Well Read Black Girl Is Putting The Lit Back in Literature
Well Read Black Girl

I have always liked to read, better yet I have always loved to read.

My earliest and most dear childhood memories, are of carefully combing through the crepe pages of the Scholastic Book Fair advertisements and circling the books I wanted. But holding on to that love, and finding the time to get lost in the prose of my favorite authors became increasingly more difficult with each passing year. Between work, social engagements, and #adulting curling up with a good book became more and more like a luxury. But over the last year Glory Edmin (who also goes by Glo), founder of the literary community Well Read Black Girl, completely changed that for me — and thousands of other Black women.

Like most of my great ideas, I stumbled across Well Read Black Girl on Instagram on where else but my explore page. Filled with posts of my favorite Black authors — Angelou, Walker and Adichie — along with books I had not yet heard of, @wellreadblackgirl stopped me dead in my scrolling tracks.

“WRGB’s mission is to celebrates the uniqueness of Black literature and sisterhood, and increase the visibility of Black women writers, as well as initiate meaningful conversation with readers,” says the Howard grad. Glory, and the very vocal #wrbg digital community, got me super excited to read again! And not just that, I began to actively seek out new up-and-coming Black women authors to devour.

When I finally had the chance to attend a book club meeting earlier this year — each month Glo handpicks a book and then plans a meetup in Brooklyn — I was blown away. Here was a thriving community of readers, and writers, who not only loved to read but also looked like me. 

The literary excitement that so affectionately marked my childhood had been reinstated. Said another way, literature has become lit again!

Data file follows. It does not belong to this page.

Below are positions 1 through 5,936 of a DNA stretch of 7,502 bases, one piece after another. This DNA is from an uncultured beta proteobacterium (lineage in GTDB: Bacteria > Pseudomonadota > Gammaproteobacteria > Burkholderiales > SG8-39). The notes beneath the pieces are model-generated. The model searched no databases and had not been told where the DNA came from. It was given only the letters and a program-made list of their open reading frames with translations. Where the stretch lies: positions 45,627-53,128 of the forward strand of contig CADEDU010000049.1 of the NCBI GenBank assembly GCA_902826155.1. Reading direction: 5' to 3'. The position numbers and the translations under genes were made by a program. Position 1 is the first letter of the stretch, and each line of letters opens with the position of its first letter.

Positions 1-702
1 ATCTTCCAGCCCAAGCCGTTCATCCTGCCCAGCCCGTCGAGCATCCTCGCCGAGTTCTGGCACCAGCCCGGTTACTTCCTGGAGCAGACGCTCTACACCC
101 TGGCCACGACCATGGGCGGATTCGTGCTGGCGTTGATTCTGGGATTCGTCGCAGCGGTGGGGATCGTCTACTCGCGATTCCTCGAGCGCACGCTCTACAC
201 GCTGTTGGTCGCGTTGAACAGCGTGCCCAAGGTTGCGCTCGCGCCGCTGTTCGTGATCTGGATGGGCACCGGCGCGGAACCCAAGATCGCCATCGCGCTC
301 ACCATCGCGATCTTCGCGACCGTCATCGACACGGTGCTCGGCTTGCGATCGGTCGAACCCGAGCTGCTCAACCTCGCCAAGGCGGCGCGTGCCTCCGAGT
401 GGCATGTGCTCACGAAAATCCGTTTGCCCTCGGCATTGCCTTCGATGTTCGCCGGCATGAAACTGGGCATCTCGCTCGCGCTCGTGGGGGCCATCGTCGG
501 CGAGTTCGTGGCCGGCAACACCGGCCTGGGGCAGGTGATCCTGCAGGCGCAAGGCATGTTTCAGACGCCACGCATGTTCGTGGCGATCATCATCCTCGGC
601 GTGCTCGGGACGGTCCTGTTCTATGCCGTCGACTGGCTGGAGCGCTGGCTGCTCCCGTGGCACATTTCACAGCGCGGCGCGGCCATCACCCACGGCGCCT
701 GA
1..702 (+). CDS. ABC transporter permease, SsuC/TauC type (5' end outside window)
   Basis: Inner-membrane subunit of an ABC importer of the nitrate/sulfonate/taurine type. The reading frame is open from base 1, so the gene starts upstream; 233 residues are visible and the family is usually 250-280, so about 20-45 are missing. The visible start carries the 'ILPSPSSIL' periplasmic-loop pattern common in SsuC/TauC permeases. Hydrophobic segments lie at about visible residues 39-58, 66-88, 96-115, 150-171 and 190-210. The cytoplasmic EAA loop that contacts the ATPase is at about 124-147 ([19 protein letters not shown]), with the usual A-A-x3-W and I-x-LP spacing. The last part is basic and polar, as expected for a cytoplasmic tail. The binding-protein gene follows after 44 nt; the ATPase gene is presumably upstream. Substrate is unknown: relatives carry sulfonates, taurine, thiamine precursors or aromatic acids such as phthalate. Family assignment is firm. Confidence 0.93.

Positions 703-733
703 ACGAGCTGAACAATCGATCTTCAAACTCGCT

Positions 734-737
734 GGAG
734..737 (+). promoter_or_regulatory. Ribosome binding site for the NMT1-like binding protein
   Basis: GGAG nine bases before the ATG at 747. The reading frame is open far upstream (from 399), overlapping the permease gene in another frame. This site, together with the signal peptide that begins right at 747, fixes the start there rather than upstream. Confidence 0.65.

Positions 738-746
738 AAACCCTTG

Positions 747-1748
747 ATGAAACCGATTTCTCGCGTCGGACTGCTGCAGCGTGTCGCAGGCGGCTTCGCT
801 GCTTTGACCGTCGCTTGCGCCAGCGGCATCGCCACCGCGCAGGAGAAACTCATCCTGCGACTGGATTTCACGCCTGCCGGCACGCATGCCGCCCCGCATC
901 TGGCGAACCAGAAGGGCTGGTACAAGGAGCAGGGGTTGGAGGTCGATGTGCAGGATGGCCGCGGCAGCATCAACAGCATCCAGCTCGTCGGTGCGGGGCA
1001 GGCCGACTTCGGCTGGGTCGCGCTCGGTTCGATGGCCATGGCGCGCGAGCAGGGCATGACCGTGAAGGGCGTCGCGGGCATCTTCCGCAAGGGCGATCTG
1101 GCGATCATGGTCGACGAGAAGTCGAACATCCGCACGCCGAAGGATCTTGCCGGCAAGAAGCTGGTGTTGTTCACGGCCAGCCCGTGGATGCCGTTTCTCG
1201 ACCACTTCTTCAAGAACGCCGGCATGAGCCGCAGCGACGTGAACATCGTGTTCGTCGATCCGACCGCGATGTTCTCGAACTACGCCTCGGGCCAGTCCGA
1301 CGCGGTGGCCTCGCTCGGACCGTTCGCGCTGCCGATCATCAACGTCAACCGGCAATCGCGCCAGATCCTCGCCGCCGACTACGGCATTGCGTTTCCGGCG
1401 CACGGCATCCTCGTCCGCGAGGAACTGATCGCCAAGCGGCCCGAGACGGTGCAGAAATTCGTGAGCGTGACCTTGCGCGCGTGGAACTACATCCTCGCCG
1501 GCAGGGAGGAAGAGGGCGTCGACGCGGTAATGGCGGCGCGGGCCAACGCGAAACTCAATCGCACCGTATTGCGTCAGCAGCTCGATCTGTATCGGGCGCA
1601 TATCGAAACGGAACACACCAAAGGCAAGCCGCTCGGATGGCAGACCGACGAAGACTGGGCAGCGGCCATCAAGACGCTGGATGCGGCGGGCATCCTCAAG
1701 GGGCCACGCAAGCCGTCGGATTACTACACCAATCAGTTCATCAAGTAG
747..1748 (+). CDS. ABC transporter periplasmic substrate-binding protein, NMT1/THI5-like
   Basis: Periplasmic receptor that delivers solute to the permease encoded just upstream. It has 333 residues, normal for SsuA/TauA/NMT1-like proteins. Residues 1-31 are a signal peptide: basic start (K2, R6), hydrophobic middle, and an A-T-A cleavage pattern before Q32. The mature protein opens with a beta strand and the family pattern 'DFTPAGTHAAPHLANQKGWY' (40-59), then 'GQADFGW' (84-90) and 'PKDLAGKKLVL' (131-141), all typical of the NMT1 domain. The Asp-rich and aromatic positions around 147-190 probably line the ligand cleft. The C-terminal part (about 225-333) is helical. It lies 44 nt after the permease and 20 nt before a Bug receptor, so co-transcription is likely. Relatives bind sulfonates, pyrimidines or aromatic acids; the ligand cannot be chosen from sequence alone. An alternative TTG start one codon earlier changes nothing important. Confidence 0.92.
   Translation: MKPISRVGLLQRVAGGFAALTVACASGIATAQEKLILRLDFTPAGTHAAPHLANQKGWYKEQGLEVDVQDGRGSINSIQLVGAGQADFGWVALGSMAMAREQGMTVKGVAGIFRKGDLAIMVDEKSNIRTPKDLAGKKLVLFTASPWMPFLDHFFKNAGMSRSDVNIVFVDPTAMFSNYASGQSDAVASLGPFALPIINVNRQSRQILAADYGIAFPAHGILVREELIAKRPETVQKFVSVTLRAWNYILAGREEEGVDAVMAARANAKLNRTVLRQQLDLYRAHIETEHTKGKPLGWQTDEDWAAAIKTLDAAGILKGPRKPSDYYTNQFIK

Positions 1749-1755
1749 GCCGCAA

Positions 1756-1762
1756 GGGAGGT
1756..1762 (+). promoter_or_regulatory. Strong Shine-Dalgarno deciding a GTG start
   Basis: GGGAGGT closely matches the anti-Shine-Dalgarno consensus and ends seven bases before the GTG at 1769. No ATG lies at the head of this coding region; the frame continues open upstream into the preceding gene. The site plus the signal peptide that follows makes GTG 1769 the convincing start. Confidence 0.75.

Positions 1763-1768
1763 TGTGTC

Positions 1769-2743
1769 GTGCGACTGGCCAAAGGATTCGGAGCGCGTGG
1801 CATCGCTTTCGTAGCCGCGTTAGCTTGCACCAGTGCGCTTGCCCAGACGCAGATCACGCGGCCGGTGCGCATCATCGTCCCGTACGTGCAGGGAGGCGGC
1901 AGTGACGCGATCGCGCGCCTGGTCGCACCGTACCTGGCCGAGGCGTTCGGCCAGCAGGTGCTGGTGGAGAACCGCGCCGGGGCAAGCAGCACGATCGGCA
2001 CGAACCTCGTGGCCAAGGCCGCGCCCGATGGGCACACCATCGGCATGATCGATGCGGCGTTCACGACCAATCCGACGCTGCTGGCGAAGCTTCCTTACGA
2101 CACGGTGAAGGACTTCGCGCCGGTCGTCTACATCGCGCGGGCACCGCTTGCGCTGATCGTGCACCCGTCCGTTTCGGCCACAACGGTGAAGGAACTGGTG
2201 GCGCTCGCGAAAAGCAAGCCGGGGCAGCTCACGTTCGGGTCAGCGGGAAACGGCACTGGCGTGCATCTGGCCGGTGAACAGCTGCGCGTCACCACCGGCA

Earlier this month WRBG had its first-ever festival and writers conference at BRIC Arts Media House in Fort Greene, Brooklyn.

Kolin Mendez

The day consisted of panels, workshops, and fireside style conversations with writers like Ashley Ford and Jenna Wortham and literary legends such as Naomi Jackson and Tayari Jones. The speakers were honest about the perils that face Black women writers, but also excitedly poured out advice and wisdom. As a writer still very early in her career, it was beyond affirming to hear so many of the women I admire state that my unique voice is needed, and now than ever.

Kolin Mendez

Over 250 Black women from across the country came to partake in the all-day affair (it actually sold out weeks before the event). And like any true festival the merch table that included pins, t-shirts and customized pendants by Rayo and Honey, had a line that stretched down the length of the hallway.

It was pure magic!

While charging my phone in between the afternoon and evening session, the incessant note taking and IG storying took a toll on my battery, I struck up a conversation with a woman who had traveled from D.C. for the festival. We chatted about what we were currently reading, why we found the protagonist in Swing Time annoying and our favorite hair products. Never in my life have I seen the visceral power of books and literature in that way.

During her opening remarks Glo, who made it a point to speak with attendees during the breaks, said she wants to change the face of the publishing industry, both on and offline, and make it about community again.

Well I say, mission completely accomplished. And until I attend the next Well Read Black Girl festival, I’ll proudly be wearing my t-shirt and carrying around a #wrbg-approved book in my tote.


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